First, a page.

The major goals of our project are:
1) to extend the clinical knowledge of LQTS by establishing for the first time the clinical features of each form of LQTS based on genetic characterization of the different families;
2) to identify, or clarify, the genetic abnormalities in LQTS and assess their electrophysiologic equivalents both in expression systems and in tissue samples from affected individuals;
3) to develop in vitro models reproducing the specific electrophysiologic defect of the different forms of LQTS in order to have an experimental setting in which new therapeutic approaches could be tested and
4) to identify and test targeted and individualized therapies for the various affected families according to the specific ionic abnormality present in their members.
The long QT syndrome is an inherited disorder that causes abnormal prolongation of ventricular repolarization (clinically measured as a prolongation of the QT interval on the electrocardiogram) and is associated with the frequent occurrence of life-threatening ventricular tachyarrhythmias that eventually lead to the sudden death of most affected and not properly treated patients. Linkage analysis has allowed the identification of four chromosomes linked to the disease (chromosomes number 3,4,7,11). Since LQTS is a relatively rare condition, a transnational collaboration is necessary for the concentration of a multidisciplinary research project. The present project has a multinational organization and is multidisciplinary, as each country involved will have both clinical and molecular biological expertise in order to provide a comprehensive functional unit. Yet all data will be entirely shared in order to avoid time consuming errors in pursuing wrong directions of investigations.
Three major levels of research are foreseen:
1) clinical identification of large families suitable for genetic studies and their phenotypic characterization;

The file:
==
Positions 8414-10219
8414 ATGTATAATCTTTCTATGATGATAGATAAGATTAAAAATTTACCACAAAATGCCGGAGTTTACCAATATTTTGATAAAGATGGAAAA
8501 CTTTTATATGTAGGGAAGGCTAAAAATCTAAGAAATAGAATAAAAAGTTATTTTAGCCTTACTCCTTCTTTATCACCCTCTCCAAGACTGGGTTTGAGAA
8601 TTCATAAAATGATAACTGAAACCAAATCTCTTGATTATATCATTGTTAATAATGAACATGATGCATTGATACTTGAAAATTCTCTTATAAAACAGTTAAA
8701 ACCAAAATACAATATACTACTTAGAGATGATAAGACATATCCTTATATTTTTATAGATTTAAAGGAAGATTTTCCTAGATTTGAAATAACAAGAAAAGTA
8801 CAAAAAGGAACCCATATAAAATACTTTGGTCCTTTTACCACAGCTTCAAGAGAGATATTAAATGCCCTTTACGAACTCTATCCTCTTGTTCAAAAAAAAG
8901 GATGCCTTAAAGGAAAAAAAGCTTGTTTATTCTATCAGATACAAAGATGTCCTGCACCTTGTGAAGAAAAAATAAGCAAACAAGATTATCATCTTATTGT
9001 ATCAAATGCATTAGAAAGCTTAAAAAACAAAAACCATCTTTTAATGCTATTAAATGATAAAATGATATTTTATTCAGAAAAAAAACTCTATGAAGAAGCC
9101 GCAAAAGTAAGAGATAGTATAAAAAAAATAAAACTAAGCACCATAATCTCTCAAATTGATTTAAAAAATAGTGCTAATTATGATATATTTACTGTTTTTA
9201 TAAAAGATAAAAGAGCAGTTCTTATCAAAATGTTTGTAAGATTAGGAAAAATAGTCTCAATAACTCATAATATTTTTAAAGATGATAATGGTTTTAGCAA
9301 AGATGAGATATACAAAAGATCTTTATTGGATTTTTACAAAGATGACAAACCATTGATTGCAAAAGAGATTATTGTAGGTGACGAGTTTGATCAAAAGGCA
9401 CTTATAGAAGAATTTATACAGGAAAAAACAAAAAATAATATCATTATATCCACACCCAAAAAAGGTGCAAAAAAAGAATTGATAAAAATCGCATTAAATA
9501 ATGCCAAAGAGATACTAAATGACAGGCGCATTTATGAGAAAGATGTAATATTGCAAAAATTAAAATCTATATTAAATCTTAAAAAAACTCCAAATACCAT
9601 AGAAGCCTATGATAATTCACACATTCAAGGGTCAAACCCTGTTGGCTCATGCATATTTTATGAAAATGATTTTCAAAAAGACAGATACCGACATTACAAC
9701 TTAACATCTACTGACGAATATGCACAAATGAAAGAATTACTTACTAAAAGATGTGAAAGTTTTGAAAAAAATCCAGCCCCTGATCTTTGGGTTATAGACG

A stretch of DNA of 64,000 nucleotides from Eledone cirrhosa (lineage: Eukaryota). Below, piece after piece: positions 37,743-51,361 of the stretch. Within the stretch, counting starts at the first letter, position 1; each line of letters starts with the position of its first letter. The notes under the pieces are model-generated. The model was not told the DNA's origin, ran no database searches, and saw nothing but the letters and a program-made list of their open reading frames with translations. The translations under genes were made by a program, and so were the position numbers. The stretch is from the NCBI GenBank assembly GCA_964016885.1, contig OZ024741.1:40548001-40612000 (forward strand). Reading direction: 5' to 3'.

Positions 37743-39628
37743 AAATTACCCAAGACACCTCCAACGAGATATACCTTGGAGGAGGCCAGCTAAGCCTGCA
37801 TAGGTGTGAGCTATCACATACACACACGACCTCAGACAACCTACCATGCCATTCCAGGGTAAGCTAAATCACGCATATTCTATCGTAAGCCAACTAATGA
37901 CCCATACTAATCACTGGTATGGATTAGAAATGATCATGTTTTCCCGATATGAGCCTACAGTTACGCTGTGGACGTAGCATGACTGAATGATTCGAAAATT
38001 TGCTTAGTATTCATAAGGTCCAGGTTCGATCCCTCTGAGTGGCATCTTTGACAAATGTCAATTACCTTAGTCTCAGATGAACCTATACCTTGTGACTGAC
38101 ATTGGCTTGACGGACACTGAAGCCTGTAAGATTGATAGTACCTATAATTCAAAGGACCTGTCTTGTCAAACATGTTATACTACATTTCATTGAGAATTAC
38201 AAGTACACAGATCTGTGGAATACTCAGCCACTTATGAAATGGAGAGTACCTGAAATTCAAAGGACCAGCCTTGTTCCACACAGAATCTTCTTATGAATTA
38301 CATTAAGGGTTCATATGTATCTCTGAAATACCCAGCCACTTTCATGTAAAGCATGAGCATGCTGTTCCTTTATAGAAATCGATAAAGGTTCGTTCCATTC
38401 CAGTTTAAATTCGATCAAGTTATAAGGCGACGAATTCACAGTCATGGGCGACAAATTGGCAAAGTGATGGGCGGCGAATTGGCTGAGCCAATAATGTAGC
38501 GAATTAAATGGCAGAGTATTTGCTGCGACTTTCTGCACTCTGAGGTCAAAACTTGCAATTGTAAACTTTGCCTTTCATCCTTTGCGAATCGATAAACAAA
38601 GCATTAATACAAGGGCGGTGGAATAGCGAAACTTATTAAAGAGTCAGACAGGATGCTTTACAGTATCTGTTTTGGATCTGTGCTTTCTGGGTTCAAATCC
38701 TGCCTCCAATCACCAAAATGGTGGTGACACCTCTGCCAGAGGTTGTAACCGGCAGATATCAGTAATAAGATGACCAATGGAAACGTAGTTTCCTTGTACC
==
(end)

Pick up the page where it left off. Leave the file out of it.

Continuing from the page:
2) blood samples will be obtained from affected and non affected family members and molecular genetic evaluation of DNA will be performed by means of linkage analysis; search for mutations in the human genes considered candidates for LQT will be also performed by using single-strand conformation polymorphism analysis;
3) whenever genes are identified, expression in oocytes will allow evaluation of the functional alteration resulting from the mutation, with analysis of the single channels that might be involved; at the same time, electrophysiologic evaluation with microelectrodes of biopsy samples from the ventricles of affected patients will allow to compare the electrophysiologic alterations seen in the expression systems to those present in the tissue from affected individuals.
It is important to remember that most of these patients are children and teenagers whose chances of having a normal life depends entirely on being properly diagnosed and properly treated. The results from the present research project will be of benefit to the citizens of the European Community, thus fulfilling one of the major tasks of the BIOMED 2 projects. This is particularly true if we consider that only implementation of transnational collaboration supported by dedicated funding will make possible to collect the number of cases adequate to provide the answers to the pressing questions outlined above and initiate an unprecedented European effort to solve the riddle of LQTS.